Working it out

Published 8:51 pm Tuesday, December 18, 2018

Concussion diagnoses, treatments have come a long way


Editor’s note: This is the third of a three-part series about concussions.

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Before concussions were pushed into the public eye, many symptoms either went unnoticed or untreated due to lack of education and research on the subject.

However, with many scientific studies being done to shed light on the matter, diagnosis and recovery from a concussion are now aimed to get the athlete back to action without any lasting symptoms more efficiently than ever.

The Minnesota State High School League has incorporated a six-step process each athlete diagnosed with a concussion must get through before returning to normal play.

• Step 1: No activity, complete rest with no symptoms.

• Step 2: Light exercises, walking or stationary cycling with no symptoms.

• Step 3: Sport-specific activity without body contact and no symptoms.

• Step 4: Practice without body contact and no symptoms.

• Step 5: Practice with body contact and no symptoms.

• Step 6: Return to game play with no symptoms.

If symptoms reappear at any time during a step, athletes must go back to the previous step after remaining inactive for one full day. Athletes are never supposed to return to competition while experiencing symptoms, and athletic trainers are told when they are in doubt, sit them out.

“Right away we will paper test them, a series of things face-to-face within the first 48 hours,” said Albert Lea High School certified athletic trainer, physical therapist assistant and EMT Lynn Rothmeier. “We won’t put them on a computerized test yet because that just puts them in front of a screen and often times make things worse. Once they’ve settled down a little bit, then we can use the neurocognitive test.”

Neurocognitive testing is a way for the trainers to measure brain function and cognition aspects, such as attention, memory and reaction time.

Rothmeier said student athletes in the concussion protocol in Albert Lea are also put on academic accommodations to notify the counseling staff. She said concussions can be just as much of a mental processing problem as a physical problem.

Emily Seiler, another athletic trainer at Albert Lea High School, said athletes are usually tested again once a week after being diagnosed, and while recovery times can vary, most are returned to play after about three weeks.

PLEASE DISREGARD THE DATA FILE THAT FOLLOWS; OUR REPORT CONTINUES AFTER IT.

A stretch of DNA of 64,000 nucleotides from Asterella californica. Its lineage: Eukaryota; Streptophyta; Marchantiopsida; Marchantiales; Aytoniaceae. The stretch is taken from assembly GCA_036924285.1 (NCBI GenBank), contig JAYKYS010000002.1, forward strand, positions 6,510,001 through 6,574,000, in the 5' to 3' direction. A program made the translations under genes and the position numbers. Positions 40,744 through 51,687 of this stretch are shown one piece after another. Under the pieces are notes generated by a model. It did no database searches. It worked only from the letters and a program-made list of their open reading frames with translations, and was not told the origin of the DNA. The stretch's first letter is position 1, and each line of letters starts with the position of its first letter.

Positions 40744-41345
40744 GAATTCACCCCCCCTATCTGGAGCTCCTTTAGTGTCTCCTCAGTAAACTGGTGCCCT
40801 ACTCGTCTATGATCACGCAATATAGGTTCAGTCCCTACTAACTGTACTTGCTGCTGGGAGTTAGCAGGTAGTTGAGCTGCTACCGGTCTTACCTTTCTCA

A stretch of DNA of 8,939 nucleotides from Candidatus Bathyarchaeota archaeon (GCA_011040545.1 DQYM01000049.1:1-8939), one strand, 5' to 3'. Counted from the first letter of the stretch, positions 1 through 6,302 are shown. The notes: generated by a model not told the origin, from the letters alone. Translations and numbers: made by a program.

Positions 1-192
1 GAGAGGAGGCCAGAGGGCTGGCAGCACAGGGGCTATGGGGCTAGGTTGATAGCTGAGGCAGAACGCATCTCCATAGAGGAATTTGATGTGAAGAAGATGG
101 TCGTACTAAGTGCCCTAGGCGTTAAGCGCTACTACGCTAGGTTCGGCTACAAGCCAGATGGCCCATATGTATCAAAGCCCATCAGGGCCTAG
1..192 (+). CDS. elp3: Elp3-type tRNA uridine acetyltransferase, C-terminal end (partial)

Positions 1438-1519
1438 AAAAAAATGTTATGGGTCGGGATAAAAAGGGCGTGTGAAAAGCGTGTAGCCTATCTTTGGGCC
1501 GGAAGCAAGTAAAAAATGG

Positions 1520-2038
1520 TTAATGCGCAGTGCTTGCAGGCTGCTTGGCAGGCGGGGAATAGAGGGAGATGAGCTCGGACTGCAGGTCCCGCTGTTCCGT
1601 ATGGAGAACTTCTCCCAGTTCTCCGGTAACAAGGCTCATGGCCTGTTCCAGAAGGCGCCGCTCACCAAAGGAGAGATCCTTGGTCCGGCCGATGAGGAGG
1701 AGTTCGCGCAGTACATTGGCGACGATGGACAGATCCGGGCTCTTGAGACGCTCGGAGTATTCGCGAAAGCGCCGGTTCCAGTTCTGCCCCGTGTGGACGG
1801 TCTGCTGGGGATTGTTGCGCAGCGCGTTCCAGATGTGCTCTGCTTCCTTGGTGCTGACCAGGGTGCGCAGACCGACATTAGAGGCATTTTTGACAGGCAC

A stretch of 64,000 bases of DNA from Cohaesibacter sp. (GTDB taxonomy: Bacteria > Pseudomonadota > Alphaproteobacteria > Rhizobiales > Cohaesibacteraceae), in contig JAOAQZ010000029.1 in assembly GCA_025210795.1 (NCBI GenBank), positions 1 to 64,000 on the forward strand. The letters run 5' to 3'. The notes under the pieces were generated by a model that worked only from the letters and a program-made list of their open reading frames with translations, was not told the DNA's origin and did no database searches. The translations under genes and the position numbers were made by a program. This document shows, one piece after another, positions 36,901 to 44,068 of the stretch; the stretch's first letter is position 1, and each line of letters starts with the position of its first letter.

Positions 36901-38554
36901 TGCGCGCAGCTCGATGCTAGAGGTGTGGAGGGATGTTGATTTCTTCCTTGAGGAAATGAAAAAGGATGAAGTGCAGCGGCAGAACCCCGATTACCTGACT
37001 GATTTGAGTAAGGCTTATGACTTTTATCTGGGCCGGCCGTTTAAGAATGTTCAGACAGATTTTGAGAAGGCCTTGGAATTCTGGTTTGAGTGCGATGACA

“We bring them in and test them on a computer about once a week,” Seiler said. “Studies have shown that it doesn’t really do any good to be testing more often than that and it takes the brain a while to heal. You can’t really set a time frame on recovery, but I would say typically right around three weeks is average time.”

Although the average is three weeks, Seiler said length of recovery can vary greatly based on a lot of factors, such as the way someone was hit, how their brain is functioning and their age.

Screen time, bright lights, being in the gym and band and choir classes can often be things that cause symptoms to flare up over the first few days, so those athletes in the protocol are encouraged to avoid them. Some may get in the habit of taking naps in the beginning, but it is important to break that habit as long as it can be tolerated, so they don’t have to break that when they are cleared.

While it is important for athletes to lay low while the initial symptoms dissipate, often times one of the best things they can do is get back to their normal routine.

“Good sleep, good nutrition and normal routines are key,” Rothmeier said. “You take a high schooler away from their friends, away from their phone and away from everything else, you’re going to sink them. Research has told us that will crash them faster than anything else, because they’re already not thinking straight, then you take them away from that they take a dive.”

For many other injuries, therapy techniques can be done to strengthen the injured area quicker and help it get as close to its original state as possible. However, with concussions, the recovery process is just a waiting game. While there are some lingering effects that can remain, in most cases time is the biggest healing factor.

“Most of the time things will work themselves out on their own, but in severe cases some students may need to see someone for behavioral health counseling.” Rothmeier said. “Some kids may need medications to help with things. All of this started as a chemical imbalance in the brain — things can get off-whack and sometimes you have to put something in there to interrupt that process. But nine times out of 10, just letting them be and taking them out of those things that bother them will get them better.”

A concussion can be a scary experience, especially for a young student athlete who has only just begun their athletic careers. However, with advancement in technologies and further scientific research, people are learning a concussion is a usually a fairly simple injury to recuperate from with a proper diagnosis and enough recovery time.

About Tyler Julson

Tyler Julson covers sports for the Albert Lea Tribune.

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